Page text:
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Latin America: Shoes

We have had a solemn discussion about shoes as a symbol of status in Latin America. Those who ran the country had their shoes shined by shoeshines, about the lowest form of employment. Now that world has been turned upside down. Alejandro Toledo, President of Peru, worked as a shoeshine, and so did Lula da Silva, who will probably win the Brazilian presidency. The difference between them is that Toledo went on the study at Stanford and worked at the World Bank, assimilating US capitalistic culture. Lula da Silva, who has a minimum of formal education, was a great admirer of Fidel Castro, who never shined shoes. Whereas Toledo wears simple clothes, Lula now wears expensive suits, and his shoes shine. Who shines them? He is vague about his plans now, but his closest friend and biographer is a friar who seems to promote liberation theology, which is a Catholic version of justicialismo. "Clothes make the man"--and shoes in Latin America, I believe the friar is discalced, which means he wears sandals, thus avoiding the shoe antithesis.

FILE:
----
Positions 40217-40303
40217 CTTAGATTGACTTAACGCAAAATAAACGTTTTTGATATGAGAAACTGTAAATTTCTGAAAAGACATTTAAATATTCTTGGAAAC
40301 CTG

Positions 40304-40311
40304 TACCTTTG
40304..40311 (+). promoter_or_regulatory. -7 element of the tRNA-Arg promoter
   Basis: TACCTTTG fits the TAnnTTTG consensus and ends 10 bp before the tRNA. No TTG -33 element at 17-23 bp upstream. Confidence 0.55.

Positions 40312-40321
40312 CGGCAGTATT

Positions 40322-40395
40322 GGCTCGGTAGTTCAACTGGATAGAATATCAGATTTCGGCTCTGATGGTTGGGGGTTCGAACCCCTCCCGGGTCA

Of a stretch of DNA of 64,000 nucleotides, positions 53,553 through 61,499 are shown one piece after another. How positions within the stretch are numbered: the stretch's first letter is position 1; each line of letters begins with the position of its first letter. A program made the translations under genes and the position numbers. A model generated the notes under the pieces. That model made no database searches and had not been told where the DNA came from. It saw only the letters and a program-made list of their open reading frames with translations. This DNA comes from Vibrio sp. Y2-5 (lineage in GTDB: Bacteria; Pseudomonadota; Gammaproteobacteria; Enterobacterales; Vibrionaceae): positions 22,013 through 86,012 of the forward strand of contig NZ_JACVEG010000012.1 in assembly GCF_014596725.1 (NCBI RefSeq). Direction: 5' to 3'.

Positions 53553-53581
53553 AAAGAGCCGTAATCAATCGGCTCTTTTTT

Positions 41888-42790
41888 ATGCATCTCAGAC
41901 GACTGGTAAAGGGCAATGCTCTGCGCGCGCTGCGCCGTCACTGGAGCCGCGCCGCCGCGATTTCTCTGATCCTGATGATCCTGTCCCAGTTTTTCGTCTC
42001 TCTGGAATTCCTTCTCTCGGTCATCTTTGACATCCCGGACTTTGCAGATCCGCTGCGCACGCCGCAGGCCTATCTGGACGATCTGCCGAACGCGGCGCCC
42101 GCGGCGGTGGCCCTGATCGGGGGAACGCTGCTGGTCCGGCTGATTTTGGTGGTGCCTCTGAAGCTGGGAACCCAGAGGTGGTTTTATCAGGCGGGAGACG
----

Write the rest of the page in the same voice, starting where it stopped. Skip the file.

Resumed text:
Ronald Hilton - 10/8/02